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Inaugural lecture challenges leaders in higher education
2012-10-30

Dr Mamphela Ramphele
Photo: Stephen Collett
29 October 2012


Lecture
(Pdf format)

According to international statistics, South Africa’s school performance is rated 140th out of 144 countries. South Africa is also ranked 143rd out of 144 countries when it comes to  the quality of mathematics and science. About 600 000 South African graduates are unemployed and about 500 000 learners are failed by our current education system.

Dr Mamphela Ramphele brought these shocking statistics to the light at the inaugural lecture of the Annual Prestige Lecture at the Faculty of Education on Thursday 25 October 2012 at the University of the Free State (UFS).

This lecture will henceforth be known as the Mamphela Ramphele Prestige Lecture.

Dr Ramphelefocused her lecture on ‘Educating the 21st century citizen’.

“One of the defining characteristics of the 21st century is the vast number of choices that confront us every day at a personal, professional and political level.”

She asked if 21st century South Africans are equipped with the skills to make the choices that confront them daily.

“The failure to transform our apartheid education into one characterized by equity and excellence, is producing graduates who lack self-confidence.”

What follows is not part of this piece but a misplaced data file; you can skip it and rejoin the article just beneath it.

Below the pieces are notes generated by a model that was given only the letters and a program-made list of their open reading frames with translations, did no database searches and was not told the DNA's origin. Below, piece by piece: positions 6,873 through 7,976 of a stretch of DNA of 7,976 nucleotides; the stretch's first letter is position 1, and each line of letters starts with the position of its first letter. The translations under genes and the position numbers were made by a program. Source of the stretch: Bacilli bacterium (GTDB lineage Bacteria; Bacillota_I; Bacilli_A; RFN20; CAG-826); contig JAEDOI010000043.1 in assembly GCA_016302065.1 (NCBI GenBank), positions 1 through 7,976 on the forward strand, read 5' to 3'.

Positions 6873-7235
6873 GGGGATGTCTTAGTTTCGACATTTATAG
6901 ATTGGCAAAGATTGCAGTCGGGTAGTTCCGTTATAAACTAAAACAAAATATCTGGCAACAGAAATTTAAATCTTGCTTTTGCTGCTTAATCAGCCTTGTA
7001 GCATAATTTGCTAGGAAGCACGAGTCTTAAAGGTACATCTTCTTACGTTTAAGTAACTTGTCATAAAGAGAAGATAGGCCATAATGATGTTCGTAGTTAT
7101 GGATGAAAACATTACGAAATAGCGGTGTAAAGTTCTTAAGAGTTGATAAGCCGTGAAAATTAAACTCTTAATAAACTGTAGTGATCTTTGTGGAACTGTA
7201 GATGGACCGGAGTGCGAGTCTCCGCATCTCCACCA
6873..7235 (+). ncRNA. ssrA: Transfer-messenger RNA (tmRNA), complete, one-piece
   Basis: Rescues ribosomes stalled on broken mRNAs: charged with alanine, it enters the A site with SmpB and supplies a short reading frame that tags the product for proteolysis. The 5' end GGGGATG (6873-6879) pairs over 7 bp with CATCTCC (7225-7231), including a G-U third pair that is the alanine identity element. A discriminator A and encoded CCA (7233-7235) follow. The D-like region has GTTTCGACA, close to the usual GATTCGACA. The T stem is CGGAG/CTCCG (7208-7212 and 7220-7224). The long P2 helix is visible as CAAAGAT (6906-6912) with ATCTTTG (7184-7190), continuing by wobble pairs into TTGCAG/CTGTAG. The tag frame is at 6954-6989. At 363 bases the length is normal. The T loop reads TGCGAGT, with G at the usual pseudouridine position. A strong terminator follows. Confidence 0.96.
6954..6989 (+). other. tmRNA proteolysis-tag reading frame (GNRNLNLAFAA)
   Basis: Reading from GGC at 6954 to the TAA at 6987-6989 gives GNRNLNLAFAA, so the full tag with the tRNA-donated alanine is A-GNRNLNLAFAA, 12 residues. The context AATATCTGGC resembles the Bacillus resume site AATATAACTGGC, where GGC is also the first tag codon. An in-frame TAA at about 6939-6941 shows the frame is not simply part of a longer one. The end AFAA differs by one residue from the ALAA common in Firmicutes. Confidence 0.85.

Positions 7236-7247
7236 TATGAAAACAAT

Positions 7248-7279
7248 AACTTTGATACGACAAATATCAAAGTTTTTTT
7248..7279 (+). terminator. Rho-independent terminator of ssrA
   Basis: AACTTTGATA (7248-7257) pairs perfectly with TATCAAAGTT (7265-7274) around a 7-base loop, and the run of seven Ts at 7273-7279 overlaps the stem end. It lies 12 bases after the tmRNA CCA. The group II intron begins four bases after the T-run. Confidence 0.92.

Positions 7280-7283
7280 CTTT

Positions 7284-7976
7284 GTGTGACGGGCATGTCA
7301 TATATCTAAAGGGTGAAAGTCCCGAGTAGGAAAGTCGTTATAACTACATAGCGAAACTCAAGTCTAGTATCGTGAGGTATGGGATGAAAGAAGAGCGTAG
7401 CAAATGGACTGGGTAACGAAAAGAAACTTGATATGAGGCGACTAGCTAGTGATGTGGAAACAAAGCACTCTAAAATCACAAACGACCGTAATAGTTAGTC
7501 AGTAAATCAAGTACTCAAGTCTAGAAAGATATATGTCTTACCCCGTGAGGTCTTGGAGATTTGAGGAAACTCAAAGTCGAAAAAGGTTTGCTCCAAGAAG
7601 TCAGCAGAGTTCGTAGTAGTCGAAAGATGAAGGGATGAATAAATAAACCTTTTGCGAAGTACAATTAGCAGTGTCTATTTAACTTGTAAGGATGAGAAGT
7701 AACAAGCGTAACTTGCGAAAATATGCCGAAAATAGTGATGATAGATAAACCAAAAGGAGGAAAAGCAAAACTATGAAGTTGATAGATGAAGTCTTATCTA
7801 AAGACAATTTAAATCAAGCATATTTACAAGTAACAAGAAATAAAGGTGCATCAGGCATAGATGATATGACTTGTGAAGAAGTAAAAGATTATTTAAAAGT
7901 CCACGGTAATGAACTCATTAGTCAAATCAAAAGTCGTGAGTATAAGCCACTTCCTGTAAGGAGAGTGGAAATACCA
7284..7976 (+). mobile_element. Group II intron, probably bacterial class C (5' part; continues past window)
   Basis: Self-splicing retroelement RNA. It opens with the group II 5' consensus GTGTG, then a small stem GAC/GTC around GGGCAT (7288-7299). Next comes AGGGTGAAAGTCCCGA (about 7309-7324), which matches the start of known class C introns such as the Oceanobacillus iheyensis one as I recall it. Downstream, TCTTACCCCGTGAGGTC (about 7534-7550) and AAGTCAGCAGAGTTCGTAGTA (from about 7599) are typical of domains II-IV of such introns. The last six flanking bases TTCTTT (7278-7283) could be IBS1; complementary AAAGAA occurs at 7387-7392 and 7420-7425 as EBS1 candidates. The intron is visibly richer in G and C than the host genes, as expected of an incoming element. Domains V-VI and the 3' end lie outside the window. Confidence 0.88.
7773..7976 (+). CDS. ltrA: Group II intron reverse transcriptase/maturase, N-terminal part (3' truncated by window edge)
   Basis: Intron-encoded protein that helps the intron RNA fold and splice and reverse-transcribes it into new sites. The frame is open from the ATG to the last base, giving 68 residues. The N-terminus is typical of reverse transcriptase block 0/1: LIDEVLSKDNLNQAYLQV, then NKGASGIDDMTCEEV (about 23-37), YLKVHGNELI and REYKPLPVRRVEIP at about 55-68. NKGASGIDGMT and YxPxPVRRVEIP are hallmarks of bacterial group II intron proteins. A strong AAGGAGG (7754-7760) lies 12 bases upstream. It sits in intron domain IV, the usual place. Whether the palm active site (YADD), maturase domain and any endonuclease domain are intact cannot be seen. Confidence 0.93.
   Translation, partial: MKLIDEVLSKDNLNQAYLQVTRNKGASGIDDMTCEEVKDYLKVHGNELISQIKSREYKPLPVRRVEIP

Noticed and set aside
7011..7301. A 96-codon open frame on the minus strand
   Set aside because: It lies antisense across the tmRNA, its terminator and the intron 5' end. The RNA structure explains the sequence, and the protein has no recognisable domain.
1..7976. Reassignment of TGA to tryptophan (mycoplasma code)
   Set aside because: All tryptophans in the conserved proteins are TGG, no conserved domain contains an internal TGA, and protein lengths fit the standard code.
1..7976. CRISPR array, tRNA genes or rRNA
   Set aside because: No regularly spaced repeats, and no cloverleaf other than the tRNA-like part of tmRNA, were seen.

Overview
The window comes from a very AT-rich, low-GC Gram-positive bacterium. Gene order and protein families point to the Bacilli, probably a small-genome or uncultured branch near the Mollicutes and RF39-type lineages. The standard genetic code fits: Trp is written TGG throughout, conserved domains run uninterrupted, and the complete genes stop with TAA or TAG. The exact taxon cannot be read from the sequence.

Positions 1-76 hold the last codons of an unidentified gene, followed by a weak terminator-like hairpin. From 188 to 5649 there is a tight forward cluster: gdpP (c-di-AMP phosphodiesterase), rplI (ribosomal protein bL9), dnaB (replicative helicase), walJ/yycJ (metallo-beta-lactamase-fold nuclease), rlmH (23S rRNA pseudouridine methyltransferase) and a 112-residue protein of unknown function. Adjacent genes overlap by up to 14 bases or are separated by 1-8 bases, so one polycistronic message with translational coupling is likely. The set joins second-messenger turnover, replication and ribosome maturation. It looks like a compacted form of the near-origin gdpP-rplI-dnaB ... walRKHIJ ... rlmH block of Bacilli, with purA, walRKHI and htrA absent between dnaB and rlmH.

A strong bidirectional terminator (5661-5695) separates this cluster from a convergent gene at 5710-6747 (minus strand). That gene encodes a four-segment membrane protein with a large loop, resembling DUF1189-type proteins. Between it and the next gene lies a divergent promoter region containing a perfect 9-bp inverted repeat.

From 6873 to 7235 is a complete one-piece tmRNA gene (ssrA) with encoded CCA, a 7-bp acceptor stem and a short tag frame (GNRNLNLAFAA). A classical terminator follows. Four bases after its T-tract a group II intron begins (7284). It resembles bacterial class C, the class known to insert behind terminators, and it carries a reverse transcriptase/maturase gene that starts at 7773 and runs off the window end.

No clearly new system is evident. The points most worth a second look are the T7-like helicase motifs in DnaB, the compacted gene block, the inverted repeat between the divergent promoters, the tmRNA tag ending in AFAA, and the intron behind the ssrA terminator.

Dr Ramphele said that in South Africa about 1/6th of government expenditure goes to education, but the outcomes remain shocking.

For Dr Ramphele the answer lies in creating platforms for open conversation about South Africa’s painful past and the agenda for radical socio-economic restructuring should include the fundamental transformation of education.

She praised the UFS, under its current inspirational leadership, for its role as change agents through the education.

Prof. Rita Niemann, senior professor at the Faculty said the Annual Mamphela Ramphele lecture is to further expand and celebrate education in South Africa.

“Dr Ramphela has given us so much food for thought by challenging leaders in higher education to speak out about the questionable state of education in South Africa and to become engaged in the ‘revolution of the spirit’ in order to deliver citizens who own and shape the country.”
 

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